Generations and leadership
By: Jo Hennessy, Roffey Park & Goh Han Tech, Civil Service College, Singapore
The multi‐generational workplace is a reality of today. In recognising workforce diversity, social scientists have not only emphasised cultural diversity but also generational differences. The current workforce comprises several generations and at least four cohorts have been identified, each possessing different characteristics from the next (Zemke, Raines and Filipczak, 2000).
In the past decade, the idea of generational differences in the workplace has received much attention from the popular press ‐ newspapers, consultant press releases, magazine articles, as well as peer review articles. Many purport that these generational differences are important for managers in the workplace to pay attention to. Some of these base their assertions on reasonably sound research, whilst others are overly dependent on anecdotal evidence from which they create generalised stereotypes at best.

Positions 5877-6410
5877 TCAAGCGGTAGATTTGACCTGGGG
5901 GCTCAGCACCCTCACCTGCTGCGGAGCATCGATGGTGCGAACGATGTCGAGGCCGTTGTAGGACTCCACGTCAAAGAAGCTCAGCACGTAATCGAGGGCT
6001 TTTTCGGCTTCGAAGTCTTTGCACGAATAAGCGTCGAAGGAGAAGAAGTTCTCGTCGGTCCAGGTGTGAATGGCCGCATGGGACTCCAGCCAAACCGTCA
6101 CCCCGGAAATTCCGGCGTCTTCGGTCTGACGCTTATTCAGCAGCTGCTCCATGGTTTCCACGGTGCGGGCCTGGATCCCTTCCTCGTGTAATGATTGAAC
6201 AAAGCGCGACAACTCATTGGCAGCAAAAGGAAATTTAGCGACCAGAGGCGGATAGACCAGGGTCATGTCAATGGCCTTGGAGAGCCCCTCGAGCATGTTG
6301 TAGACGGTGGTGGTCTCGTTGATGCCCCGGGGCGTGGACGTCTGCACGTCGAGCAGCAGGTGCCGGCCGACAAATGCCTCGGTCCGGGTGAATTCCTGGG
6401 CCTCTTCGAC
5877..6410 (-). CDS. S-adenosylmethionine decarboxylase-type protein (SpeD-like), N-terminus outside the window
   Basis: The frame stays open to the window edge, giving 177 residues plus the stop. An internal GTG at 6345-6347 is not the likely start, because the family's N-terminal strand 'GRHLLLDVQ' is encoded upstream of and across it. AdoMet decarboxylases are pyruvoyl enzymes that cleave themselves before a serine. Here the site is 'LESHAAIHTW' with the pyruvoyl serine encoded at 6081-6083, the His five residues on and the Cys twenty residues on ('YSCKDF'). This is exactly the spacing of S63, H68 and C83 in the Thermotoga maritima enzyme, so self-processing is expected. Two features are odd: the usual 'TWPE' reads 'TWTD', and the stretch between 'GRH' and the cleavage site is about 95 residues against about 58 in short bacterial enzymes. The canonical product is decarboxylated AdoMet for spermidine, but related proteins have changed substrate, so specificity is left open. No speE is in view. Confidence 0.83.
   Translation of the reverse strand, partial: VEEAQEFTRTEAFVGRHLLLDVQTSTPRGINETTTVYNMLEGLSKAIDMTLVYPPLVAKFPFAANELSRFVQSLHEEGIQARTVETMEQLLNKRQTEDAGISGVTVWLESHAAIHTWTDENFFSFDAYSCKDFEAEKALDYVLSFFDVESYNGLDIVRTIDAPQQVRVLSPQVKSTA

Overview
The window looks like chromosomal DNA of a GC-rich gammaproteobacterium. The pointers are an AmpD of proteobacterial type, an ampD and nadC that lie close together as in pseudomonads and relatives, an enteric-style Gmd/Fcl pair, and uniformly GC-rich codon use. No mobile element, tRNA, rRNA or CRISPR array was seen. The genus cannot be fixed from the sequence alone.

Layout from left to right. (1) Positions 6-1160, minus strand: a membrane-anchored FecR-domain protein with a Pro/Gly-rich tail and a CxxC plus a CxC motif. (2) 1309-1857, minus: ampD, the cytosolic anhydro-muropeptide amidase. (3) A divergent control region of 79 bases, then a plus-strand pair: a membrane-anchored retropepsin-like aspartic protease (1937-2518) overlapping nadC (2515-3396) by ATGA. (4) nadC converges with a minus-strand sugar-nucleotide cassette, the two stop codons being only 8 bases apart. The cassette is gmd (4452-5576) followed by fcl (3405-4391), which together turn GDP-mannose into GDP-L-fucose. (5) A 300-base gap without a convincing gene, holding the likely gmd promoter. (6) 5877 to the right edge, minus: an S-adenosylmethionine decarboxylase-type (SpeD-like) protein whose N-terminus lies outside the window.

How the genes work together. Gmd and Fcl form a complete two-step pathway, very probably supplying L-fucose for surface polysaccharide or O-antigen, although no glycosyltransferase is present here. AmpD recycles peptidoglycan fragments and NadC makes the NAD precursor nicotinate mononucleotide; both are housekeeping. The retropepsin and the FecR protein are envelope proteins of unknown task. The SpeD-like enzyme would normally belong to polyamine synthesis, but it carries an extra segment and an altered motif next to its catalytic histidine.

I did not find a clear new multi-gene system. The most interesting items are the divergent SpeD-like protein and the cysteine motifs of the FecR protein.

This paper aims to describe generation cohort theory, and provide an overview of existing research into generational differences that potentially has significant bearing on leadership and leadership development. Prompted by the paucity of robust research, the Civil Service College has embarked on its own research into generations and leader. We conducted an exploratory focus group study with the Singapore Civil Service (see Appendix 1 for an overview of the methodology) and are able to share findings from this initial phase of the research